• SHOG: Now. Stack Overflow isn’t linear. As it gets older, more and more of these old questions keep cropping up. You don’t need to keep adding funny programmer cartoons to that one question and bumping it up. That’s why we have locking!
  • JOEL: There is a larger class of questions that we should be discussing. Stuff that’s no longer on topic, but still has amazing answers. For example: career questions.
  • Are we on the same page that there exists a class of question that’s awesome enough that it can’t be deleted? What do we do about people who just noticed that their amazing internet artifact was deleted, and they’re mad?
  • When frequent flyer miles became a thing, travelers were wary of using them because they didn’t want their number of miles to go down, so they would continue to be treated well by the airline. The airlines realized they had to start printing their lifetime earned miles, so people wouldn’t be afraid of “losing” those miles.
  • JARROD: Nick Craver is working on that right now! If you have reputation from something that sticks around for 60 days, the rep “locks in”.
  • JOEL: Maybe pageviews should also be taken into account. Another idea: archiving stuff.
  • JARROD: Here’s Pekka’s idea about archiving stuff: hosting our own archive of stuff that’s been deleted but shouldn’t go away and become a Page Not Found.
  • JOEL: This is not for everything that got deleted, or else it would be spam spam spam. But this is for stuff that gets heavily linked to from elsewhere on the internet that we shouldn’t just take away. We’re not ashamed of these questions, this is just part of our history

Well that’s it for this week’s podcast – join us in the coming weeks as we get back into the swing of things and test our new formats.  See you soon!

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6 Comments

The boat programming question should never have been deleted. There was a great answer for that one.

I think this “play the lottery” vs. “make the world better” tension exists in all sorts of domains.

As a musician, should I plug away at small venues and write my music, or try to come up with a catchy jingle and hook that will get me famous quickly.

As a software developer, should I make some open source software work better, or should I try to come up with the next faddish game to run on Facebook?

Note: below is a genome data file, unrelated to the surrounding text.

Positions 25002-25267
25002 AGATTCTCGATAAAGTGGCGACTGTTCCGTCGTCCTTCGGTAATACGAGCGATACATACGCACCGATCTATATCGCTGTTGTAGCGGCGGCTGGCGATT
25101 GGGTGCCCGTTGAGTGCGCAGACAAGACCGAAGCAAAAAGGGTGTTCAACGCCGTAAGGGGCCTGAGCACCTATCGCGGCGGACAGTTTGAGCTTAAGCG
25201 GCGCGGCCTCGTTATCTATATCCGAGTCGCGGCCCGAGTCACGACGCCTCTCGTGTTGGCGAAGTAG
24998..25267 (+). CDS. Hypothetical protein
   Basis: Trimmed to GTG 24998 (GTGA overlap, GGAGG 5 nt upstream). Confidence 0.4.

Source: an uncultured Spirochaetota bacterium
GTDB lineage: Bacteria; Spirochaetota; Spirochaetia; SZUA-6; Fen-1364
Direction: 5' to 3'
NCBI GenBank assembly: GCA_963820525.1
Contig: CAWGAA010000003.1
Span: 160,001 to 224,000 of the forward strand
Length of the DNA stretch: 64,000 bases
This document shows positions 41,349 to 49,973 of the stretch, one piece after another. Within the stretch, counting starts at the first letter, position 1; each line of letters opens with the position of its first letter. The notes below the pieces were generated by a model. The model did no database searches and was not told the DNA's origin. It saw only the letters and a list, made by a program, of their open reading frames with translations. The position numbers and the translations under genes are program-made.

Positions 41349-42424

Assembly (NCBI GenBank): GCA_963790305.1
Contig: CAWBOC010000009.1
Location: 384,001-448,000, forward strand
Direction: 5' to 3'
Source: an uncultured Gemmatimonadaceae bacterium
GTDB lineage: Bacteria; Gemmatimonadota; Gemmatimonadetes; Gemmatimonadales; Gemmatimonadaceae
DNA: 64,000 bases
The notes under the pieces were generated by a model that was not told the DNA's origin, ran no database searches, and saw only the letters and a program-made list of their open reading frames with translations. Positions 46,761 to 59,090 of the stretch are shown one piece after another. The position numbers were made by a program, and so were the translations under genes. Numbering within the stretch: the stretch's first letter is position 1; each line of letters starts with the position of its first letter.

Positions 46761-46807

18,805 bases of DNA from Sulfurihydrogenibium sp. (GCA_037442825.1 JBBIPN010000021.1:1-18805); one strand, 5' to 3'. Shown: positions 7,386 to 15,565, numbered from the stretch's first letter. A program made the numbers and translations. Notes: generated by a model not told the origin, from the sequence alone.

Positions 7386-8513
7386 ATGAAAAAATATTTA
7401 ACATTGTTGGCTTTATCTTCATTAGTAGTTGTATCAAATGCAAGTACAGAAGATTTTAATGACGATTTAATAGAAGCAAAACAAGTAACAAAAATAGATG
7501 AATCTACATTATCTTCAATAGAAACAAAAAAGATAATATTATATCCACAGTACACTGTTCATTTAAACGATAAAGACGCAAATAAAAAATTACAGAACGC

Should I blog well-thought and well-researched essays or glorified tweets with quick emotional reactions to the news or other people’s posts?

I think the market allows some people to grind out a living making the world a better place, while allowing space for people to “play the lottery.”

And I think the reputation system as it stands can do the same thing. How many times will people lose on lottery posts and keep playing? Doesn’t the reputation system prevent them from playing repeatedly?

With the old-style phones in the background it sounds like an NPR fundraiser.

Benjol Mar 6 2012

I’m not at all comfortable with the idea that ‘disembodied’ rep continues to exist after a post has been deleted. To me that is solving the wrong problem, the wrong way.

If that rep had value, it means the post had value, which means you shouldn’t delete it.

STOP Nick implementing that now, and get him implementing Pekka’s suggestion (or some variant of it). That seems much more logical to me.

THenrich Mar 7 2012

Boring podcast. I had to turn it off after 10 minutes. I guess some people are too involved and interested in the world of reputation mechanics and how questions live in the backend. I understand this is for some people who work at SE.

ChrisF Mar 8 2012

Joel – why do you keep confusing closed and deleted? Actually I see this a fair amount in Meta questions. It’s an important distinction when talking about duplicates. Duplicates are not usually deleted.

Closed is a temporary state (except for duplicates) and should either lead to the question being edited and reopened or deleted. Having your question closed is not necessarily the end of the world.